Philippine defense and civilian officials on Monday briefed General Martin Dempsey, chairman of the US Joint Chiefs of Staff, on China’s aggressive posture in the West Philippine Sea and reiterated to him the urgency of the Philippines’ need to have a credible defense in the disputed waters.
Dempsey also called on President Benigno Aquino in Malacañang, where he had “broad discussions” of the standoff between China and the Philippines over Scarborough Shoal and security in the West Philippine Sea with the President and other Philippine officials.
Dempsey arrived in Manila on Sunday after attending a security forum in Singapore where the United States announced details of its new military strategy involving a shift of most of its naval forces to the Asia-Pacific region by the end of the decade.
Malacañang did not tell the media about the meeting between Dempsey and the President, although presidential spokesperson Edwin Lacierda said he had known about Dempsey’s visit since Friday.
Dempsey arrived at 10 a.m., accompanied by US Ambassador to the Philippines Harry K. Thomas Jr. With the President were Foreign Secretary Albert del Rosario, Defense Secretary Voltaire Gazmin and Executive Secretary Paquito Ochoa.
Both Lacierda, who was also at the meeting, and Del Rosario had no details of the discussions to offer to reporters, as they were preoccupied with preparations for the President’s departure for London.
Del Rosario said the President and Dempsey talked mostly about defense and security cooperation between the Philippines and the United States.
The discussions also covered the standoff with China over Panatag Shoal—the Philippines’ name for Scarborough Shoal—and of the Philippines’ pursuit of a peaceful solution to the territorial dispute.
Del Rosario said the discussions included a “reiteration” of the Philippines’ need for “assistance and support” for its efforts to build a “minimum defense posture” in the West Philippine Sea (the Philippines’ name for South China Sea).
He said Dempsey broadly discussed US support for the Philippines’ search for a peaceful resolution of its dispute with China through the United Nations Convention on the Law of the Sea.
No threat to China
Lacierda said the meeting between Dempsey and President Aquino should not be a cause of concern for China.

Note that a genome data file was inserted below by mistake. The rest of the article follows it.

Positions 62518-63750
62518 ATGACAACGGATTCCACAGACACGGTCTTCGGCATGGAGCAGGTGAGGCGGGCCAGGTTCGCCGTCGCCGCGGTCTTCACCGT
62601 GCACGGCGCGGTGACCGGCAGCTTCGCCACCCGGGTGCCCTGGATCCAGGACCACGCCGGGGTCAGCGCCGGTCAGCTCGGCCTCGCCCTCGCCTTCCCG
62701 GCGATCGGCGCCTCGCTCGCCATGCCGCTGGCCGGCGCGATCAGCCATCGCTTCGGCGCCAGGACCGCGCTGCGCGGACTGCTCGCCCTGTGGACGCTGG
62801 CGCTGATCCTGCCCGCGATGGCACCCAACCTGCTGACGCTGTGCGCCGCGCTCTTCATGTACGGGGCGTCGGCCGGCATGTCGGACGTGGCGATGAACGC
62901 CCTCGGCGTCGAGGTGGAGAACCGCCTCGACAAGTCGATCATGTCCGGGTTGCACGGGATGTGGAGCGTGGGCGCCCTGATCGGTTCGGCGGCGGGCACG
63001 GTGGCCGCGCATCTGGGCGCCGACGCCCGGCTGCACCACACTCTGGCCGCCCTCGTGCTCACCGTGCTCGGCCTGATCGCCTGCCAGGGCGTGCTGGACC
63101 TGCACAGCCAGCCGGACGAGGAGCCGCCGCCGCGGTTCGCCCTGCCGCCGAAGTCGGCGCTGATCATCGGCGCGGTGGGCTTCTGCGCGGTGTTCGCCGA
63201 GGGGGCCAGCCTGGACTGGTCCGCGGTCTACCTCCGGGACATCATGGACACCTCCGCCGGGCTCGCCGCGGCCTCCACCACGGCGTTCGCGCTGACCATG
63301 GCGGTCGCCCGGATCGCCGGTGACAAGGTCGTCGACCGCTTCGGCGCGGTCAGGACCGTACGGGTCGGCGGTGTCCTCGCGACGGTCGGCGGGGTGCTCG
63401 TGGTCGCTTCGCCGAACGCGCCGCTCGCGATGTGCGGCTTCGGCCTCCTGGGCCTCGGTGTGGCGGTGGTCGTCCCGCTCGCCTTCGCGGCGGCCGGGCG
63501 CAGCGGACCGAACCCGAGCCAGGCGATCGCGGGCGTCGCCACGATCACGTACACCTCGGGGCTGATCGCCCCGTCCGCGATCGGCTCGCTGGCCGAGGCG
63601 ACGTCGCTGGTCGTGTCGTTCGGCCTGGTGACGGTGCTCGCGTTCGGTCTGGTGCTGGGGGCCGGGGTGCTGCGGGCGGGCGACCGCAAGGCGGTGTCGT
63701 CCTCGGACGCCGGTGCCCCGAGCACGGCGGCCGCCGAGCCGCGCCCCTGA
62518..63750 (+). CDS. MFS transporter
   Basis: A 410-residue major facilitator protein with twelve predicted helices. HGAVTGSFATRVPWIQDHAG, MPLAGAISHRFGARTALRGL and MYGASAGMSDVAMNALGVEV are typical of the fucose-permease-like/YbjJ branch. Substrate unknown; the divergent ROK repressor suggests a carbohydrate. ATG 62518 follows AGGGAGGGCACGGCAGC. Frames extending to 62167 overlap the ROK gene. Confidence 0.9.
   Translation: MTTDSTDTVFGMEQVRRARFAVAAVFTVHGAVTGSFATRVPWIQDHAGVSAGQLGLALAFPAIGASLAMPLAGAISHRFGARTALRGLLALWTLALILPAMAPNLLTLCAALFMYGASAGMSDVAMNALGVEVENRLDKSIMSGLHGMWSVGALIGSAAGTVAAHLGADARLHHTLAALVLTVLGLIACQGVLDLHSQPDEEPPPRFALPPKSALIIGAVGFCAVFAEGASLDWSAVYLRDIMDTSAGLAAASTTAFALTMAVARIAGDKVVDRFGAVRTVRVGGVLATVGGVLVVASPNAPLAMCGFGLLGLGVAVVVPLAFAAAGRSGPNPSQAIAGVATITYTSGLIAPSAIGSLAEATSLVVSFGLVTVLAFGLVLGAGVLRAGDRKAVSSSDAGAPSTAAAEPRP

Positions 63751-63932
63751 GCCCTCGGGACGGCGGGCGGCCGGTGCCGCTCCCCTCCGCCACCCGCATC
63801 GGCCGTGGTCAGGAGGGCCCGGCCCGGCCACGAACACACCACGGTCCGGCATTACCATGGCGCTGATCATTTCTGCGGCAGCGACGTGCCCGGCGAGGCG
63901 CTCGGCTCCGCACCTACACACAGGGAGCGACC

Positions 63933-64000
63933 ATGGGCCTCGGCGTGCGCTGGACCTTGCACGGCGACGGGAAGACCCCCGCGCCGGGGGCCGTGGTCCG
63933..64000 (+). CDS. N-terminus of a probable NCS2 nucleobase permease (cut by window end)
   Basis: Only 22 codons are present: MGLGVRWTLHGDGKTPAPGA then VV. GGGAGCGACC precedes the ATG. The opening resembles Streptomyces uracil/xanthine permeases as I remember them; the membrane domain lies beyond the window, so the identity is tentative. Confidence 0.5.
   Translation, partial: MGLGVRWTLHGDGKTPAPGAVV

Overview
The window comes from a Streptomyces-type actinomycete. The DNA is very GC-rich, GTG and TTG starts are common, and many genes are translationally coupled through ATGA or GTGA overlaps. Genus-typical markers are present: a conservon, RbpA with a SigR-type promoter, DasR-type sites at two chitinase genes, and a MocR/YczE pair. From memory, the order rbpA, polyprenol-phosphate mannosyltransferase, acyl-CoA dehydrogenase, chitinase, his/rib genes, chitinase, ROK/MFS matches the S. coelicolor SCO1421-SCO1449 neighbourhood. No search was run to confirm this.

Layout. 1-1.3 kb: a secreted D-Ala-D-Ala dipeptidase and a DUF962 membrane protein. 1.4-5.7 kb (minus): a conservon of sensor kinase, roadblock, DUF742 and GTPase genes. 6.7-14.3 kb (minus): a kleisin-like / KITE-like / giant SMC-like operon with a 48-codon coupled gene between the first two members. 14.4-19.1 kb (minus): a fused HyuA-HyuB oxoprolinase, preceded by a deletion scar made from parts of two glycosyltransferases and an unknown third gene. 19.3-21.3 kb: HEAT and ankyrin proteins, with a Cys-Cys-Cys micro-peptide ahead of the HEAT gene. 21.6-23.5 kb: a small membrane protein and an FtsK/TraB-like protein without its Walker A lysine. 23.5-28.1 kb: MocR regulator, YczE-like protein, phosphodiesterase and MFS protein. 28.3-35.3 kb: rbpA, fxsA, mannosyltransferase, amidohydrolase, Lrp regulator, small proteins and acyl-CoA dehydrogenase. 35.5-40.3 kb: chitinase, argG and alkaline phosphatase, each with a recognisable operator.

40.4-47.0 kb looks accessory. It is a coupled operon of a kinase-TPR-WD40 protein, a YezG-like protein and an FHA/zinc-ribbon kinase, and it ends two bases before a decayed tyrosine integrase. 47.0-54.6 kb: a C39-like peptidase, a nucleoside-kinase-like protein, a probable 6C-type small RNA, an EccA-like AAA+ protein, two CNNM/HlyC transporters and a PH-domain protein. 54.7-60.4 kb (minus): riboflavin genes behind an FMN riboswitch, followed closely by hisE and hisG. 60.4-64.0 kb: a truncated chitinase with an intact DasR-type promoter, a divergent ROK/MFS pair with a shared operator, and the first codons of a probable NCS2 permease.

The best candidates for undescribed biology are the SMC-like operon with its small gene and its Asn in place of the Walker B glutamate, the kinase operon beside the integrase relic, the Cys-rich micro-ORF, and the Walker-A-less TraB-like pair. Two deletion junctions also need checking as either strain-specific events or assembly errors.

“China should not be threatened,” Lacierda said. Dempsey’s visit, he said, was just a “call on a strategic partner.”
At the Department of National Defense, where Dempsey also came calling yesterday morning, Undersecretary Honorio Azcueta, who is in charge of defense affairs, said he had a brief discussion with the Joint Chiefs chair of the worsening standoff with China at Scarborough Shoal.
Azcueta said he told Dempsey that “China is really aggressive” in its posture at Scarborough Shoal, but that the Philippines was exercising “restraint” as it preferred a peaceful solution to the dispute.
He said Dempsey reiterated the US position that the Scarborough Shoal dispute was also a “concern” for the United States.
Azcueta said he also discussed with Dempsey “information sharing” in real time on the situation at Scarborough Shoal, where two Philippine civilian vessels have been facing off with nearly 100 Chinese vessels since the dispute erupted on April 8.
Freedom of navigation
The United States has not taken sides in the dispute, but has said it wants to ensure freedom of navigation in international seas.
Azcueta said Dempsey was aware of the list of military hardware the Philippines submitted in January under an excess defense articles program, but did not make any commitment.
Azcueta said Army chief Lieutenant General Emmanuel Bautista, Navy Flag Officer in Command Vice Admiral Alexander Pama and Air Force chief Lieutenant General Lauro Catalino de la Cruz were at the meeting with Dempsey.
Earlier in the day, Dempsey met with Armed Forces of the Philippines Chief of Staff
General Jessie Dellosa in Camp Aguinaldo.
Dempsey returned to the United States on Monday. Frances Mangosing, INQUIRER.net
Originally posted: 4:58 pm | Monday, June 4th, 2012